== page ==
Editing for International Clients

in Zone

 

For editing firms that provide for quite a few clients in other countries, a few considerations will make the process go more smoothly. Truth be told, e-mailing files back and forth to a client in Abu Dhabi isn’t really any different from e-mailing files back and forth with a client in Chicago. You need to be aware of time zone and schedule differences, be comfortable making international calls, and understand minor language differences.

 

 

Time zone differences

The last time I was asked if I could do a quick turnaround edit “Sunday night China time,” my first thought was, when will it be Sunday night in China? A quick search of gave me the answer. This site gives not only the time but also the date, which meant that I knew they were 13 hours ahead.

 

 

I find time zone differences are the most challenging aspect—and most incredible benefit—of working with international clients. For example, that client in China left work in the evening and came back the next day to an edited file, ready for his final review, just as I was heading to bed for the night.

 

 

As a book editor I collaborated with a designer in Australia, and, with that 16-hour time difference, we were able to pass rounds of final corrections back and forth around the clock, compressing the time frame for the final stages of production and getting the book to the printer that much sooner.

When communicating about deadlines with workers in other time zones—whether they are just one time zone away or a dozen—be very clear in all communications about exactly what the expectations are. Recap to the turnaround times in their time zone as well as in yours. For example, “we’ll return the file at 10am EST (4pm CET) on Tuesday.”

 

 

Holidays

Don’t be surprised if offices in other countries are closed on holidays that aren’t on your radar, such as the multitude of Italian holidays honoring Catholic saints. Likewise, don’t assume that clients in other parts of the world will be aware that you don’t plan to work on July 4 or Thanksgiving. Bring it up casually a few days before so that they can plan around your absence. At the very least, set your out-of-office message on your e-mail to state that you are out of the office “for Independence Day.”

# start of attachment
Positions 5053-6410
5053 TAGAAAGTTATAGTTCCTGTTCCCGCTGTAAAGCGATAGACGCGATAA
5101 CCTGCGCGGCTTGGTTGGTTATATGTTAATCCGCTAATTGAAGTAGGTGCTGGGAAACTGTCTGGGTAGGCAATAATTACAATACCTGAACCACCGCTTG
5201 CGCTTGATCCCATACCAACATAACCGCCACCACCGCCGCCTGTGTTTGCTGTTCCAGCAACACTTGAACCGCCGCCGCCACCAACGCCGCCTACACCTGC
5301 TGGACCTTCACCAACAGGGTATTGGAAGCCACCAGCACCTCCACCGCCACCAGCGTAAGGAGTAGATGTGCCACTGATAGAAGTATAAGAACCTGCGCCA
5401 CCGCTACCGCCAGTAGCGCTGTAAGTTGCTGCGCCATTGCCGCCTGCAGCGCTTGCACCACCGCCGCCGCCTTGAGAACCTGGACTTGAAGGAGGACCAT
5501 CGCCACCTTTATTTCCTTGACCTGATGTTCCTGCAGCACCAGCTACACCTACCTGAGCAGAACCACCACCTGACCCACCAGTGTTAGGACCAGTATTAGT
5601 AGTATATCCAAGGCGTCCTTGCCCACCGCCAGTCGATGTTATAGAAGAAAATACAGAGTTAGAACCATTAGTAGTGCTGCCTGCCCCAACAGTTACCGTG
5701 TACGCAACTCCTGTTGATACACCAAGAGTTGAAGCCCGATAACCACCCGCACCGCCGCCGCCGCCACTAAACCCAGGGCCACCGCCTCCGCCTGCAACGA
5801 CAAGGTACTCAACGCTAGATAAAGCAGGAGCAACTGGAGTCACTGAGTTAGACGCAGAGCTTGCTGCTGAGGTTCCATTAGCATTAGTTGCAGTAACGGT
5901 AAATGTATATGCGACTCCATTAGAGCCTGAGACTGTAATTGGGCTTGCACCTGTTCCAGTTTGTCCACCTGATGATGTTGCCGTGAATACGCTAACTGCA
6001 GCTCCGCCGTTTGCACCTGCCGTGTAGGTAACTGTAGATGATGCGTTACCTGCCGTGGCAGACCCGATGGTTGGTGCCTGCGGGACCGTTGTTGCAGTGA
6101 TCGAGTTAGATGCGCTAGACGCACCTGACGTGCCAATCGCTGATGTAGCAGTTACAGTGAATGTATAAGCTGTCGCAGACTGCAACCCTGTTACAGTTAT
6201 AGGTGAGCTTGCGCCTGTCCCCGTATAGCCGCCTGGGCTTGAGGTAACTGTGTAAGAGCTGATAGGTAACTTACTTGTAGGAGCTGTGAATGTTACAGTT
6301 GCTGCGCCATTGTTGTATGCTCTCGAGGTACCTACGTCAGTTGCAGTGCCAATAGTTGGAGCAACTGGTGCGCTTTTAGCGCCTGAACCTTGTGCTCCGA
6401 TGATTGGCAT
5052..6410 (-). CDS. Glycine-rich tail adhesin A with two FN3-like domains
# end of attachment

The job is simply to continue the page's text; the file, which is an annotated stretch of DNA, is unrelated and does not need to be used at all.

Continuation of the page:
Calling abroad

E-mail makes international phone calls unnecessary in many instances. But when a conversation is called for, pick up the phone. To call abroad, dial 011 + country code + the phone number. To get the country code, check out or If you make a lot of international calls, try to set up a flat-rate long-distance plan that includes out-of-country calls. Otherwise, your phone bill will skyrocket ridiculously quick.

 

 

American vs. British spelling and punctuation

Although English is broadly used for business around the world, there are two systems of spelling and punctuation within English—American and British. An American editor might think that labour has an extra u, but a client overseas might not want us “fixing” what isn’t broken. Clients know whether they want programme or program, centre or center, organisation or organization. Be sure to ask which they prefer before you start the project, while your work hours overlap. You don’t want to realize you don’t know the answer to the question when it’s the middle of the night in Germany.

 

 

Author Box
Amy Paradysz has 2 articles online

Amy Paradysz is a Project Manager for Dragonfly, with 7 years experience with technical and proposal editing.

 

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Editing for International Clients

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Editing for International Clients

This article was published on 2011/05/06